XLV. (153) And we must inquire the cause why the handmaid gave the servant drink from the fountain, but gave the camels water from the well. May it not perhaps be that the stream here signifies the sacred scripture itself, which irrigates the sciences, and that the well is rather akin to memory? For the depths which he has already mentioned, he produces by means of memory as it were out of a well; (154) and such persons as these one ought to admit because of the goodness of their natural disposition. But there are some men among those who practise virtue to whom the all-beneficent God has shown the way that leads to virtue, such that at first it is accounted rough, and steep, and difficult, but subsequently level and easy, having changed the bitterness of the wayfarer’s labour to sweetness. And how he has wrought this change we will now tell. (155) When he led us forth out of Egypt, that is to say, out of the passions which excite the body, we, travelling in the desert, that is to say, in the path of pleasure, encamped in the place called Marah, a place which had no drinkable water, but where all the water was Bitter.{66}{#ex 15:23.} For still the pleasures which are brought into action by means of the eyes, and ears, and belly, and the parts adjacent to the belly, were tempting to us, and charmed us exceedingly, sounding close to us. (156) When, therefore, we desired to be entirely separated from them, they dragged us back, exerting themselves in opposition to us, and entwining themselves round us, and soothing us with all kinds of juggling tricks and assiduous blandishments; so that we, yielding to their unremitting caresses, became alienated from and disinclined to labour, as something very bitter and intolerable, and designed to run back again to Egypt, that is to say, to the condition of an intemperate and lascivious life, if the Saviour had not speedily taken pity on us, and thrown a sweetening branch like a medicine upon our soul, causing it to love labour instead of hating it. (157) For he knew, inasmuch as he was our Creator, that we could not possibly survive any existing thing unless there were in us an intense love of doing so. Therefore, men never succeed in attaining any object that they desire if they pursue it without any connection with or consideration of fitness. But when friendship is added, and also a familiarity with the loved object, their endeavours then succeed rightly.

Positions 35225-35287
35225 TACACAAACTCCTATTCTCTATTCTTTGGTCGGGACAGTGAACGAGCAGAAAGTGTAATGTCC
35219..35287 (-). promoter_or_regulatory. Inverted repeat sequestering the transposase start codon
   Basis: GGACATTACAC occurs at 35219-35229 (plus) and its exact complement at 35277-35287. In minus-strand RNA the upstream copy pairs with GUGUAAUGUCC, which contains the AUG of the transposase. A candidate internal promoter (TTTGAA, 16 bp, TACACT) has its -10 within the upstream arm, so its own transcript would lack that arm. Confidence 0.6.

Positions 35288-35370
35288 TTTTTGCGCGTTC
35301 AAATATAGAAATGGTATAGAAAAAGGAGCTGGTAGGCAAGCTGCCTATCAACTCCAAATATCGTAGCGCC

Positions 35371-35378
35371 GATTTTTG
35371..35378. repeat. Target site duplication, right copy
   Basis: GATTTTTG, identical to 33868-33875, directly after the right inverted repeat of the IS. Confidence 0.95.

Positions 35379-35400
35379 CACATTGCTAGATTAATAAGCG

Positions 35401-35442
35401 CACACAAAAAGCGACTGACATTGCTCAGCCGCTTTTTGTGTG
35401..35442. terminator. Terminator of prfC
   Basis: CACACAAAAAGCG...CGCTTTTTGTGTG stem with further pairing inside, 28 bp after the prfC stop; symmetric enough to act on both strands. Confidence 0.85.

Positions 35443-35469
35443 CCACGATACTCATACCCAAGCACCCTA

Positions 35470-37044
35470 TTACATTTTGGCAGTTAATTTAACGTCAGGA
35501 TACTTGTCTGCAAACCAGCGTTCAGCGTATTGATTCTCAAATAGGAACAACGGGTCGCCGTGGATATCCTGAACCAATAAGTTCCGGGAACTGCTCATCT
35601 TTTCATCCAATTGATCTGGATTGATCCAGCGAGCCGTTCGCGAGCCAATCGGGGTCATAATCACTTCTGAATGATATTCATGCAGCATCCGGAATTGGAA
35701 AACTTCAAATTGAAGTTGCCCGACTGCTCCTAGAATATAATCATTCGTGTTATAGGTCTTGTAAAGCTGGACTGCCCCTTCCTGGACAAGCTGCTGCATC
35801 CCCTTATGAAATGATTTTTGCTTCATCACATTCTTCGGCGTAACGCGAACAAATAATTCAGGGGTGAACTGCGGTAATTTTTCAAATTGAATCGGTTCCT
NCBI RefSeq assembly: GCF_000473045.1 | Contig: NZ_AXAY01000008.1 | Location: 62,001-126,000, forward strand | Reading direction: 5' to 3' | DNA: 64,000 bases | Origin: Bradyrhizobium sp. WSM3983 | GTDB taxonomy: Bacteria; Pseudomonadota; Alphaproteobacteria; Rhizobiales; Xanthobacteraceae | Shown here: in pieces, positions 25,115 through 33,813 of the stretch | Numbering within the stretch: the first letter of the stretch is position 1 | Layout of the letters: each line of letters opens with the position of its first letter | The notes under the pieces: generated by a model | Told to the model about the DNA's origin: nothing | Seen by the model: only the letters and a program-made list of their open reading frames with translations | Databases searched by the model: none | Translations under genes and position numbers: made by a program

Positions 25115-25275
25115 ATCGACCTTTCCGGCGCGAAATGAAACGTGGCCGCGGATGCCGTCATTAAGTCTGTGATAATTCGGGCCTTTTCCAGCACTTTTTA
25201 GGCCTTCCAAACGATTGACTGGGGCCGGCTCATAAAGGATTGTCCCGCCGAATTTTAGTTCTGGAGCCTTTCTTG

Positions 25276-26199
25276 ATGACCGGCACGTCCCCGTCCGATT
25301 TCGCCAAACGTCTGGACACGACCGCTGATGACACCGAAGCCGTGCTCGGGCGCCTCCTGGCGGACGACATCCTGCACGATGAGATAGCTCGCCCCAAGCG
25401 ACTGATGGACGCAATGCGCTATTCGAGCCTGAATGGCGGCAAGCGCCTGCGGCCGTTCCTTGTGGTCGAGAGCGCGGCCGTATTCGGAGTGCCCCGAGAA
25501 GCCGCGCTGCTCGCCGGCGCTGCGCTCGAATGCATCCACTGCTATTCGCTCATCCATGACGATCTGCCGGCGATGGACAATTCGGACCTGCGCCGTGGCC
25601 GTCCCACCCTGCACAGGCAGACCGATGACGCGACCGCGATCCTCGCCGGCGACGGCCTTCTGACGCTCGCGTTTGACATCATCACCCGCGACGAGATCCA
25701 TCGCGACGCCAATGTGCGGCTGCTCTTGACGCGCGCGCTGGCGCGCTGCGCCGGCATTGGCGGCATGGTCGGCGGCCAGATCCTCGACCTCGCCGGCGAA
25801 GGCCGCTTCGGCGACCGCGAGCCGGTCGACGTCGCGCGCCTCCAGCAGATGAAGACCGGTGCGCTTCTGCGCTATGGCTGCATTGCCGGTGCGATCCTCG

XLVI. (158) This is the food of a soul which is inclined to the practice of virtue, to consider labour a very sweet thing instead of a bitter one, which, however, it is not allowed to all persons to participate in; but to those only by whom the golden calf, the animal made by the Egyptians, the body, is sprinkled over with water after having been burnt with fire, and broken to pieces. For it is said in the sacred scriptures, that “Moses having taken the calf burnt it with fire, and broke it up into small pieces, and threw the pieces into the water and caused the children of Israel to drink Thereof.”{67}{#ex 32:20.} (159) For the love of virtue being inflamed and excited by the brilliant appearance of virtue, burns to ashes the pleasures of the body, and then cuts them to pieces and pounds them to nothing, using the divine word which can at all times divide everything. And in this manner he teaches us that among the bodily advantages are health, and beauty, and the accuracy of the outward senses, and the perfection of bodily vigour with strength and mighty energy; but still that all these things are common to accursed and wicked persons, while if they were really good no wicked person would be allowed to partake of them. (160) But these men, even if they are utterly wicked, still, inasmuch as they are men, and so far partake of the same human nature as virtuous men, do also partake of these advantages of the body. And, in fact, at present those wild beasts which are the most untameable, enjoy these good things, if indeed they are in reality good things, in a greater degree than rational beings; (161) for what wrestler could be compared in might with the strength of a bull or of an elephant? And what runner could put himself on a level with the speed of a hound or of a hare? And the most sharp-sighted of men is absolutely blind if his sight is compared with that of antelopes of eagles. Again, in hearing and in smell, often other animals are very far beyond man; as, for instance, the ass, which appears to be the stupidest of all animals, would show that our sense of hearing is very obtuse if he were brought into comparison with us. The dog, too, would make the nostrils in man appear a perfectly useless part from the exceeding superiority of the quickness of his own sense of smell; for, in him, that sense is pushed to such a degree that it almost equals the rapidity of the eye-sight.